I am still really confused by the decision to grant planning
permission at the Glenfields/Snowley Park site. I could ask questions about almost
every aspect of it. But, the area I am most unhappy about is highways. I have
been putting in some challenge since the planning decision and have not got
satisfactory answers. So, I have decided
to ask some questions publicly.
The first issue that really, really concerns me is that it
was specifically stated at planning committee that the current approval that is
being built out to the rear of 148 Stonald Road was not factored into the highways
assessments. This is worrying, not just because of that issue, but because it
then begs the question what else hasn’t been factored in. Residents deserve answers to this and they
need confidence that the application was properly considered. So my first
existing planning consents were factored into the traffic statistics? Specifically what consideration was given to:
The existing approval for 460 homes at
The Sainsbury Supermarket and country park at
The business park that has approval on Eastrea
The development to the rear of 148 Stonald Road
The old nursery site along Peterborough Road
which has now got permission
The second issue, which I am wrestling with is the issue of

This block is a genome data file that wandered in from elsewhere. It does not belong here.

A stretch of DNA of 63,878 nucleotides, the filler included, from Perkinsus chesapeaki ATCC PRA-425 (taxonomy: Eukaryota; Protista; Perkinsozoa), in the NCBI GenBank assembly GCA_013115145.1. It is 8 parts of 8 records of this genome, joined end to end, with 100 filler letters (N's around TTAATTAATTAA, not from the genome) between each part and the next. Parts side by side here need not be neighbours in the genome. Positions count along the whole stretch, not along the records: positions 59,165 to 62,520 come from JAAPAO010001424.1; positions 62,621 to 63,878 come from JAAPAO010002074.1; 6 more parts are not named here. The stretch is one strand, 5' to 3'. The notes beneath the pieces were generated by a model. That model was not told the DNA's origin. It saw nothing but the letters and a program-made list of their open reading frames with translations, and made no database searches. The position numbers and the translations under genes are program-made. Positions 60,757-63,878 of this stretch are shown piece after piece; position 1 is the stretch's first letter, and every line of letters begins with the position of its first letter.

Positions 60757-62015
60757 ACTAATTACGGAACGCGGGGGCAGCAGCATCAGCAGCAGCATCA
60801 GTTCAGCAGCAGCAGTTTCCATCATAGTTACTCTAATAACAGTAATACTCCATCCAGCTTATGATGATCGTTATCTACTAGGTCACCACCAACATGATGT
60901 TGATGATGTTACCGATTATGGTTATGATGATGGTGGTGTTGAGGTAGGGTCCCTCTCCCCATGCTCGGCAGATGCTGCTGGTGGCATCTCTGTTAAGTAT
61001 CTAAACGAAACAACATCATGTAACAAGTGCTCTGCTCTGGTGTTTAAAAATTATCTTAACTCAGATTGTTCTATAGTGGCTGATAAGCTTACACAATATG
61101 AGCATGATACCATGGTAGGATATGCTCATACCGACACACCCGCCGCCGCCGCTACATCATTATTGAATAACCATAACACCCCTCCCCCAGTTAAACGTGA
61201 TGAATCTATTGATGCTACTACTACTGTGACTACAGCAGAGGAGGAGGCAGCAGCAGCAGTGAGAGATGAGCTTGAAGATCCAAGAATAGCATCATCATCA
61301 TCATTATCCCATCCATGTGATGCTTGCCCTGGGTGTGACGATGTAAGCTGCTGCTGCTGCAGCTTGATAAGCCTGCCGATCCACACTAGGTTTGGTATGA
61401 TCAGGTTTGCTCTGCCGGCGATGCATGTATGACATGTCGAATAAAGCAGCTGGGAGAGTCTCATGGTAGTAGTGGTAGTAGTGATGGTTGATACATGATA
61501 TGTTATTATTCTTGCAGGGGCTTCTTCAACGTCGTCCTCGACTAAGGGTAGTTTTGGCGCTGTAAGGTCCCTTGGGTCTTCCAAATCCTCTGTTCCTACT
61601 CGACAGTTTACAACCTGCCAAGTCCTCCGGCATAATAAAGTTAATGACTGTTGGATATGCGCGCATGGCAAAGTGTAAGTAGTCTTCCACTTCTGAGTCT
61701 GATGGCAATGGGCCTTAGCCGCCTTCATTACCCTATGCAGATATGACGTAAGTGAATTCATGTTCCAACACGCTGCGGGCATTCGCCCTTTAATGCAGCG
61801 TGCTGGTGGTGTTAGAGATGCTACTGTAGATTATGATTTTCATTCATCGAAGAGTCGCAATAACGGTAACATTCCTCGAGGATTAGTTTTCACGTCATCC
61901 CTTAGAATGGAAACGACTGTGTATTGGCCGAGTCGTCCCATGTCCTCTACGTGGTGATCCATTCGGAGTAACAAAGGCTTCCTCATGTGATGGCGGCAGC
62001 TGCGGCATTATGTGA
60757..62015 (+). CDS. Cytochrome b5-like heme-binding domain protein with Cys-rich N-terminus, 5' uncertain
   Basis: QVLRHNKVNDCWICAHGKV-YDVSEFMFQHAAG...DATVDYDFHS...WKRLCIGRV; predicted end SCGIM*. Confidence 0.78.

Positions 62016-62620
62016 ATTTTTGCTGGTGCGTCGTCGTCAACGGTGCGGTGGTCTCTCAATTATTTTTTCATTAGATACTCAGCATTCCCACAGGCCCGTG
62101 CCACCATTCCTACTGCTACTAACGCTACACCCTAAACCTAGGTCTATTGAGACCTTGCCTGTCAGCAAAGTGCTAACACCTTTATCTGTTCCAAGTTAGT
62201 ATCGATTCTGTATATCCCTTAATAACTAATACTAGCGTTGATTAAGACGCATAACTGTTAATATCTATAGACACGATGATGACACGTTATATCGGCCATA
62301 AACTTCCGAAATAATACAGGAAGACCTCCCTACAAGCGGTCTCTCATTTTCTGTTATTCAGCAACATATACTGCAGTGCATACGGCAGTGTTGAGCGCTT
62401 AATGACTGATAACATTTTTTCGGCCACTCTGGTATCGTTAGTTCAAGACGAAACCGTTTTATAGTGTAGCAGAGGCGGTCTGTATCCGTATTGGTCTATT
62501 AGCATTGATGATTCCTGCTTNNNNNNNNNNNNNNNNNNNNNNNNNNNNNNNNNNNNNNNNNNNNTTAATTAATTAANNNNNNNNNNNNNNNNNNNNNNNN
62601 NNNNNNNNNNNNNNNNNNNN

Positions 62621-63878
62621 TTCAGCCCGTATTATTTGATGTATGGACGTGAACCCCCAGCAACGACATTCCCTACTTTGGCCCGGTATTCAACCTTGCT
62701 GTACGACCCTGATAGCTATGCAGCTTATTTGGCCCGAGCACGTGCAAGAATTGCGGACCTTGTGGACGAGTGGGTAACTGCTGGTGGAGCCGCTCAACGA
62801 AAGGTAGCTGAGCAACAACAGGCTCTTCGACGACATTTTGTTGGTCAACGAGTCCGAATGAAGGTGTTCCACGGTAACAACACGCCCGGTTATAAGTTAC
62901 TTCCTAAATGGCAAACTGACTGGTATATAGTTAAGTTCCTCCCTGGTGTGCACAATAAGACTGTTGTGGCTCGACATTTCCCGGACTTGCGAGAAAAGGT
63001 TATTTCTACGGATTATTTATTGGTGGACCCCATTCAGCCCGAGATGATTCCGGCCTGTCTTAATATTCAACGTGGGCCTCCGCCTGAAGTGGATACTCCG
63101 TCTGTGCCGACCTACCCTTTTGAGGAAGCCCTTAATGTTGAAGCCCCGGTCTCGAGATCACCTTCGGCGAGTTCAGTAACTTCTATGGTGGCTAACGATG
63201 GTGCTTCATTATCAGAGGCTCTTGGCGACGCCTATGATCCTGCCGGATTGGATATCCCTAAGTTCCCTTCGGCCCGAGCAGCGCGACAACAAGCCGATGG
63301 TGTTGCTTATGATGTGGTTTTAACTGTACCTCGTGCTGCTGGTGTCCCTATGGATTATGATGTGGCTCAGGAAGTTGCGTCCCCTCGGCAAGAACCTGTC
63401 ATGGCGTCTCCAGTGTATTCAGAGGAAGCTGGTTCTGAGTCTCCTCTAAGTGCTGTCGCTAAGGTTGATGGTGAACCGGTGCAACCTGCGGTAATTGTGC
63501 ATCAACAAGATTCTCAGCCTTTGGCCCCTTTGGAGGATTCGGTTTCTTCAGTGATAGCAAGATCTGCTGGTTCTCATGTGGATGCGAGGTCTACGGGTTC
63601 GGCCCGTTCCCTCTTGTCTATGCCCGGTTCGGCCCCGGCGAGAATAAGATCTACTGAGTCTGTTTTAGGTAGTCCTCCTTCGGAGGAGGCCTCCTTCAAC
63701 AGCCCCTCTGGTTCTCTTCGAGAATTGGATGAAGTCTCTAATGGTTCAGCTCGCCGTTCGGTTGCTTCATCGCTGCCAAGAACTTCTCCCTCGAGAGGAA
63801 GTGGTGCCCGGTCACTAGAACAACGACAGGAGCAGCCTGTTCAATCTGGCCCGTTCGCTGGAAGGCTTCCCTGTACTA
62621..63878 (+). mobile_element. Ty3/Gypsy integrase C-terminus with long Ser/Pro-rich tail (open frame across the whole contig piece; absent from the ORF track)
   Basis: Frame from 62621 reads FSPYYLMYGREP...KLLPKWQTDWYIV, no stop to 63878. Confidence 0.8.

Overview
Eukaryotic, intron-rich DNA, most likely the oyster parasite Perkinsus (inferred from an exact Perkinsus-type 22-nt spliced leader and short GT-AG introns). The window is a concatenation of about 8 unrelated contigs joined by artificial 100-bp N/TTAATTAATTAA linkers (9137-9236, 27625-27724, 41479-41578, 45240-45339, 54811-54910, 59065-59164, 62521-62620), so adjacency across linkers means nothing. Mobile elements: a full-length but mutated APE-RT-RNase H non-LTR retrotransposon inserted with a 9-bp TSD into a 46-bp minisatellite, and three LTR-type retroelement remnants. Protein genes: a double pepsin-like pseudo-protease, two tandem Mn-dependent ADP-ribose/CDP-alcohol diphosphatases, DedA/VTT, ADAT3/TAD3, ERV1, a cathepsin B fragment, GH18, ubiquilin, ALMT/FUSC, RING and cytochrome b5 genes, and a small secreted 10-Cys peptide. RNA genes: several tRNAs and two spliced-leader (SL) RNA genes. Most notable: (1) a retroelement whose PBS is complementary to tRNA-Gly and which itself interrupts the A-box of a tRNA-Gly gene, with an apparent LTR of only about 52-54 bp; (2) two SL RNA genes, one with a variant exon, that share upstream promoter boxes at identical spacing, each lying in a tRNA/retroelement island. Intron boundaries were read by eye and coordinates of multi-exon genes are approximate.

sustainability. That is, the expressed
need for the planning system to work to make communities more sustainable in
public transport terms. The National
Planning Policy Framework has extensive things to say about sustainability and
it is clear to me that, from a public transport perspective, Whittlesey is not
a sustainable Town. This is what
paragraph 50 of the Framework says:
“Encouragement should be given to solutions which support reductions in
greenhouse gas emissions and reduce congestion. In preparing Local Plans, local
planning authorities should therefore support a pattern of development which,
where reasonable to do so, facilitates the use of sustainable modes of
Let’s be clear where Whittlesey is; our rail service is
dreadful, despite our Town being within commutable distance to London; our bus
service offers nothing outside of normal working hours; and the green wheel
cycle route into Peterborough is not safe at night. It is also true that 80% of
Whittlesey residents commute out of the town to work.
committee report about the Snowley Park/Glenfield development recognised this
when it said this:
is anticipated that 70% of the trips generated will be by the car driver, 3%
public transport, 3% walking and 3% bicycle.”
That clearly states that this development is not a
sustainable development – less than 10% of the journeys from this site will be
by sustainable methods. The reason for
this is clear, if you live in Whittlesey and work out of Town, unless you can
guarantee you will never work outside of normal hours you have to use a car to
get to work. For a Market Town the size of Whittlesey that sits within
commutable distance of Peterborough and within commutable distance of Cambridge
and London - two economic powerhouses. This situation is totally unacceptable,
yet we are having development forced
upon us that is clearly unsustainable and adds to our woes.
So, my next questions are these:
2. 2. Do Fenland District Council and Cambridgeshire
County Council accept that, in terms of transport, Whittlesey is an
unsutainable location. If not where is the evidence it is?
The committee report for Snowley Park/Glemfields